From pages 41 and 42 of the ruling in Association of New Jersey Rifle and Pistol Clubs, Inc.; Blake Ellman; Alexander Dembrowski, Appellants v. Attorney General New Jersey; Superintendent New Jersey State Police on appeal from the United States district court
for the district of New Jersey (see also A Powerful Dissent Charges Judges Who Casually Uphold Magazine Restrictions With Disrespecting the Second Amendment and Third Circuit upholds NJ’s ban on magazines holding more than ten rounds.). “LCM” means “Large Capacity Magazine” which in this context is anything greater than 10 rounds. This is a decrease from the previous restriction on magazine capacity which was 15 rounds:
Plaintiffs assert that the Act violates the Fourteenth Amendment’s Equal Protection Clause because it allows retired law enforcement officers to possess LCMs while prohibiting retired military members and ordinary citizens from doing so. N.J. Stat. Ann. 2C:39-3(g), 2C:39-17. Plaintiffs have not shown that retired law enforcement officers are similarly situated to other New Jersey residents. Retired law enforcement officers have training and experience not possessed by the general public. Kolbe, 849 F.3d at 147 (holding that retired law enforcement officers “are not similarly situated to the general public with respect to the assault weapons and large-capacity magazines banned”). Police officers in New Jersey must participate in firearms and defensive tactics training, including mandatory range and classroom training, under a variety of simulated conditions. App. 144; see, e.g., App. 1361, 1369, 1368, 1383. Law enforcement officers are also tested on a periodic basis after initial qualification and must re-qualify twice a year and meet certain shooting proficiency requirements. App. 144-45; see App. 1322-410 (describing standards, requirements, and full courses for law enforcement firearms qualification). Retired law enforcement officers must also satisfy firearms qualification requirements. N.J. Stat. Ann. 2C:39-6(l). Moreover, because the standard-issue weapon for many New Jersey law enforcement officers is a Glock 19 with a loaded fifteen round magazine, App. 116-17, these officers have experience carrying and using LCMs. Thus, law enforcement officers, both active and retired, have training and experience that distinguishes them from the general public.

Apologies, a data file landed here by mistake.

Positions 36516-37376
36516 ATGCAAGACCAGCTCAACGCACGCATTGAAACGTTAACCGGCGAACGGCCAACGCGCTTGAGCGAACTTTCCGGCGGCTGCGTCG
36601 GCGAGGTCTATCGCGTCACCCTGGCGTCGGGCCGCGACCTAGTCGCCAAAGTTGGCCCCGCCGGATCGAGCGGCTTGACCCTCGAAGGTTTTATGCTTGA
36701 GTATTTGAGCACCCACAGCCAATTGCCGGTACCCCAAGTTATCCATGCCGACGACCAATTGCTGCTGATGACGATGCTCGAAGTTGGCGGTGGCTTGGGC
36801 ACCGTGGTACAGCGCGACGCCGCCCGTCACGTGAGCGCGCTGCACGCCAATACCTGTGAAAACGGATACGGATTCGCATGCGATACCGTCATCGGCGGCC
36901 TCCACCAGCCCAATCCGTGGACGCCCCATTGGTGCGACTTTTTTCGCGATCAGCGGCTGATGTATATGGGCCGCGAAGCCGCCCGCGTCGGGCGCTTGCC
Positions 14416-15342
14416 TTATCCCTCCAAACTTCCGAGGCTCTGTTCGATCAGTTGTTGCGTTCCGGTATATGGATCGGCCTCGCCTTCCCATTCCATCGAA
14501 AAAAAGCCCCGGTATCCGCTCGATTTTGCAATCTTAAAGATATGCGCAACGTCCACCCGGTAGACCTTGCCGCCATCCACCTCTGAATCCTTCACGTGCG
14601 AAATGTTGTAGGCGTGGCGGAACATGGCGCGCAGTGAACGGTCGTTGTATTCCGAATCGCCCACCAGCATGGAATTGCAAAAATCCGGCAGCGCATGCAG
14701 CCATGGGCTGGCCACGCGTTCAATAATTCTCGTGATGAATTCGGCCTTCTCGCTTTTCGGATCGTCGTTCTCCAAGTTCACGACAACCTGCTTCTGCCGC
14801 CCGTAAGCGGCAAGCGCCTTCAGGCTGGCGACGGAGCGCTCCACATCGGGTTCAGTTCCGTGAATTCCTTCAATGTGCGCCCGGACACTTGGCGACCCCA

Law enforcement officers are also different from members of the military. Unlike military personnel trained for the battlefield, law enforcement officers are trained for and have experience in addressing volatile situations in both public streets and closed spaces, and they operate in noncombat zones where the Constitution and other rules apply. App. 148-49. Even if some military members receive firearms training comparable to the training law enforcement officers receive, App. 140-41, the scope and nature of their training and experience are different, App. 141, 147-49.
For these reasons, retired law enforcement officers are not similarly situated to retired military personnel and ordinary citizens, and therefore their exemption from the LCM ban does not violate the Equal Protection Clause.
Also of note is that New Jersey residents have until Monday to get rid of all their magazines with a capacity of greater than 10 rounds.
Interesting logic going on here. I didn’t know that people in New Jersey were so stupid that the difference between using a 10 round magazine and a 15 round magazine required so much training and experience. And that, furthermore, no matter how much training you had in the military to use magazines with capacities greater than 10 you still aren’t capability of using one once you set foot into New Jersey. It must be that New Jersey has some sort of naturally occurring “stupidity force field” where people become stupid and incompetent once they step across the state border into their political jurisdiction.
But it must be true. How else would legislators and judges dream up and insist everyone believe something so stupid as the above?